By Isaac Cohen*
Even before the approval of the last $1.9 trillion rescue package there was concern about the risk that a measure of such magnitude could generate inflation and also financial instability. However, this time the concern did not come from those who traditionally preach austerity, when they are in the opposition.
The alert came from the ranks of prominent economists affiliated with the Democratic Party, led by Professor Lawrence Summers, past president of Harvard University and former Treasury Secretary in the final days of the Clinton administration and economic advisor in the early days of the Obama administration. Professor Summers, in a Washington Post op-ed (02/05/21), characterized the Rescue Plan, together with the package approved last December, as “the boldest act of macroeconomic stabilization policy in U.S. history,” concluding with the warning that such “macroeconomic stimulus… will set off inflationary pressures of a kind we have not seen in a generation.”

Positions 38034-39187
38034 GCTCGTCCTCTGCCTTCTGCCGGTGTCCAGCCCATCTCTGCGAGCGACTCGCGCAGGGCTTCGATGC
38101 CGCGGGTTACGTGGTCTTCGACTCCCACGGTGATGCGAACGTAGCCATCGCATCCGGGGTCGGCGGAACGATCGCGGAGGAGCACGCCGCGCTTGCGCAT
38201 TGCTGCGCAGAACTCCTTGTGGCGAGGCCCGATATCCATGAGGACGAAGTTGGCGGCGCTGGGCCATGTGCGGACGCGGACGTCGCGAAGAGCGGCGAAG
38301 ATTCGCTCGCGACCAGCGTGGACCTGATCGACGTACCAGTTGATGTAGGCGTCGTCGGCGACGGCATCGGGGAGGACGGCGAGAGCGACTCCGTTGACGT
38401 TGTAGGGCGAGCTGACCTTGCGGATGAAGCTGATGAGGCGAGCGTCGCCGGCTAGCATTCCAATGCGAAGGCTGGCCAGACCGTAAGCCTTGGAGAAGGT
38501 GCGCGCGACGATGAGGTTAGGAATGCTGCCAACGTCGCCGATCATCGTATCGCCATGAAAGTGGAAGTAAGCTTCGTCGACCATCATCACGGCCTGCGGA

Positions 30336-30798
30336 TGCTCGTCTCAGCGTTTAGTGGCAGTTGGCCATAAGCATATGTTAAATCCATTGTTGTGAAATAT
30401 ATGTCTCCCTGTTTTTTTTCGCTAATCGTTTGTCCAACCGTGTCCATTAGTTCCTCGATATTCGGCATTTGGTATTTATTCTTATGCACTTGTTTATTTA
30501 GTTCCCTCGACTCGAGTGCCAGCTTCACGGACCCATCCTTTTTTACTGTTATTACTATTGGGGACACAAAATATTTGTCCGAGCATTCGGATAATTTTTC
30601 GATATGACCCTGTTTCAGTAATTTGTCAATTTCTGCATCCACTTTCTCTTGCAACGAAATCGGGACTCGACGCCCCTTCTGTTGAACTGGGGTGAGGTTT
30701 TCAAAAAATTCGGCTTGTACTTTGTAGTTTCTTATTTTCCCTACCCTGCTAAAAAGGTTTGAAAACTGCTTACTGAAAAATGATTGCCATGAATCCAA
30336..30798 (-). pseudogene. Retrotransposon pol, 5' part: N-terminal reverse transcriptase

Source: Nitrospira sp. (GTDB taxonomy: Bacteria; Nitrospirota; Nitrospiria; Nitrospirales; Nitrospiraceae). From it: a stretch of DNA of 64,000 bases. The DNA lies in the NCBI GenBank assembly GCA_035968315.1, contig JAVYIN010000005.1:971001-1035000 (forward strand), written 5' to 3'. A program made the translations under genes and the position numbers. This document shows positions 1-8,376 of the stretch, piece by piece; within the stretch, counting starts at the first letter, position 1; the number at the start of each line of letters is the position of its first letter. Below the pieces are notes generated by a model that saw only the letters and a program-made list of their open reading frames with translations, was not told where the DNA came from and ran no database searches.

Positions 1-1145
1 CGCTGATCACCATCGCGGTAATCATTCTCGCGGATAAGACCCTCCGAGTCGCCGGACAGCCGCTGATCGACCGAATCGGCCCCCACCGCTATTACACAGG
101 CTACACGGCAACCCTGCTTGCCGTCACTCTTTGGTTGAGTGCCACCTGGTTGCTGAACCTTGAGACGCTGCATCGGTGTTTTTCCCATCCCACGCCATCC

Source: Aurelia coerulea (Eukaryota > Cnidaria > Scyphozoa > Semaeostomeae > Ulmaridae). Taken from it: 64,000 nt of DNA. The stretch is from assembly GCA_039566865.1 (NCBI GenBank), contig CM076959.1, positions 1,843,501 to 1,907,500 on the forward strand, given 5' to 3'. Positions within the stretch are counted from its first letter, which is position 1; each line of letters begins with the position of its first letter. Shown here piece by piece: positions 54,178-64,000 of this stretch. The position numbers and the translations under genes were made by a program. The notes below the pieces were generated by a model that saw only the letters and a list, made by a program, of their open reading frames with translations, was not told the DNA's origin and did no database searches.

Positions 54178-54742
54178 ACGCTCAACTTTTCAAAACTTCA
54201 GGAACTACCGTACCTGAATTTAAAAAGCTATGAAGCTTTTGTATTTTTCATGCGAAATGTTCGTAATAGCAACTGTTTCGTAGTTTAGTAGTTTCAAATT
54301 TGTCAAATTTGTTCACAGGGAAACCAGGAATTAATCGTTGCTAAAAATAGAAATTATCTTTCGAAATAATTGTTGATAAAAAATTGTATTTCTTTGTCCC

Former head of the central bank and Treasury Secretary Janet Yellen, the first person to have run both key economic agencies, previously had said the risk of doing too little outweighs the risk of overheating the economy. Also, a pragmatic response was that we need to win the war against the virus first.
*International analyst and consultant, former Director ECLAC Washington. Commentator on economic and financial issues for CNN en Español TV and radio, UNIVISION, TELEMUNDO and other media.